I agree with you. I must say that a goal without a plan of action is a dream, and dreams are not the same as a goal. Every book I have read talks about this exact same point, so I am hearing you loud and clear. I mentioned that everyone told me to be salesman becasue of my personality type...but I have also been told that I am a great leader. I do not know what others have seen in me to believe this, but it has been noted to me more than one time. I have read some literature on leadership, but I guess I have recently identified that in order to lead people, you must first now the destination, and this is where I struggle. Is this business a destination worth having, or should I look to other interests and start over using what I have learned about business so far.


In the midst of driving toward that goal, they run into obstacles and begin to question the vision. What defines great leaders is that they never lose sight of the vision they started with and they keep their resolve until it is achieved. It sounds to me that you are running into some difficulties and they are trying to sap your resolve. What I believe you need to do now is to evaluate your initial assumptions to see if they still hold, and if not adjust your plan to accomodate the new learnings.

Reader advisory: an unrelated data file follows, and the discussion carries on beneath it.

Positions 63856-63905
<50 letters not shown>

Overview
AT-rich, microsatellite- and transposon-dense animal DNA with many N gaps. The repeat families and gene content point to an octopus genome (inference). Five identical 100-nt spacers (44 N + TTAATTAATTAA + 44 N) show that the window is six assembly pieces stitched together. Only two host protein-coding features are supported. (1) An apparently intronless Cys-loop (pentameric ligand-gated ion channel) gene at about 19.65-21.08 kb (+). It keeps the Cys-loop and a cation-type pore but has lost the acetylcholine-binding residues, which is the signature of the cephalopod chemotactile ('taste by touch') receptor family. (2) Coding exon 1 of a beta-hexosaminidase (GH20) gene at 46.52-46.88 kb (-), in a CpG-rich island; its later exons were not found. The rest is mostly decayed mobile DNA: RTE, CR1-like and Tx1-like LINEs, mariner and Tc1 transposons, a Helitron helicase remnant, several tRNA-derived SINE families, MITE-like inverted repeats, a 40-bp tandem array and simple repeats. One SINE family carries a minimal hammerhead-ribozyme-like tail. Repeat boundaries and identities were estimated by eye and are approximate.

I agree withthis as well. I am running into the obstacles of growing, training, and sales. When is the right time to grow, where are all the advantages of being a small business owner that I know nothing about? I am playing devil's advocate in a way, but I am truely using this forum as valued information.


BTW - I think the fact that you are willing and able to work your business without drawing a salary is a huge step in the direction of great success. I started my businesses that way and was paying several managers and very high level employees before I ever drew a single paycheck. People thought I was nuts, but now I can sit on Lawnsite all day while my employees run the business. I still have to oversee everything and answer the strategic questions, but I can do that from anywhere in the world if I choose to. I can't say that I have achieved complete financial independence, but I am on the road to completely passive income.

This is exactly my point, immediate money is great, but being finacially free in 10 years would be better. I do not want to have to be at a job for 8 hours every day, whether it is working for the man, or myself.

Regular Joe
02-28-2007, 03:55 PM
some before and after pictures of a massive rocky hill in the back yard of a home. We basically cut a mountain road up the hill for them to walk up and planted in between.